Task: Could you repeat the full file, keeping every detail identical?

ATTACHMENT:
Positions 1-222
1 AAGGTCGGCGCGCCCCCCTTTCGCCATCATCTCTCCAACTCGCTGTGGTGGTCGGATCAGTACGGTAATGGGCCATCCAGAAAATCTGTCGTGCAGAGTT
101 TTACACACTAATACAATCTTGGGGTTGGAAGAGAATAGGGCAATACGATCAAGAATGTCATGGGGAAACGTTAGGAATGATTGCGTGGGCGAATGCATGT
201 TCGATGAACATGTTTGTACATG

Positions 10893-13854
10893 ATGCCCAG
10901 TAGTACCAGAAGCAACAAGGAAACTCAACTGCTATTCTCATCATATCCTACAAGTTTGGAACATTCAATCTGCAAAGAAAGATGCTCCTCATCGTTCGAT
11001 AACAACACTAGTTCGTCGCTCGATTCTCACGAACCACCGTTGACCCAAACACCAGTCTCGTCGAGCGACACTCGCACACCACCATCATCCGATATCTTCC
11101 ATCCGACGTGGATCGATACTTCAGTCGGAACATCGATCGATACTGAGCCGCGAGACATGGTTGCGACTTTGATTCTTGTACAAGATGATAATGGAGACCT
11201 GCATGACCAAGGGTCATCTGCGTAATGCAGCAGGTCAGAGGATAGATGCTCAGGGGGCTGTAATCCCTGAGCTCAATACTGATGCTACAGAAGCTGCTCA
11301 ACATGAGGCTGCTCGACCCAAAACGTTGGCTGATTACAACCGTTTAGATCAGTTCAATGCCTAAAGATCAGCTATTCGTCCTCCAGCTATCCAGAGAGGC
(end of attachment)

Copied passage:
Positions 1-222
1 AAGGTCGGCGCGCCCCCCTTTCGCCATCATCTCTCCAACTCGCTGTGGTGGTCGGATCAGTACGGTAATGGGCCATCCAGAAAATCTGTCGTGCAGAGTT
101 TTACACACTAATACAATCTTGGGGTTGGAAGAGAATAGGGCAATACGATCAAGAATGTCATGGGGAAACGTTAGGAATGATTGCGTGGGCGAATGCATGT
201 TCGATGAACATGTTTGTACATG

Positions 10893-13854
10893 ATGCCCAG
10901 TAGTACCAGAAGCAACAAGGAAACTCAACTGCTATTCTCATCATATCCTACAAGTTTGGAACATTCAATCTGCAAAGAAAGATGCTCCTCATCGTTCGAT
11001 AACAACACTAGTTCGTCGCTCGATTCTCACGAACCACCGTTGACCCAAACACCAGTCTCGTCGAGCGACACTCGCACACCACCATCATCCGATATCTTCC
11101 ATCCGACGTGGATCGATACTTCAGTCGGAACATCGATCGATACTGAGCCGCGAGACATGGTTGCGACTTTGATTCTTGTACAAGATGATAATGGAGACCT
11201 GCATGACCAAGGGTCATCTGCGTAATGCAGCAGGTCAGAGGATAGATGCTCAGGGGGCTGTAATCCCTGAGCTCAATACTGATGCTACAGAAGCTGCTCA
11301 ACATGAGGCTGCTCGACCCAAAACGTTGGCTGATTACAACCGTTTAGATCAGTTCAATGCCTAAAGATCAGCTATTCGTCCTCCAGCTATCCAGAGAGGC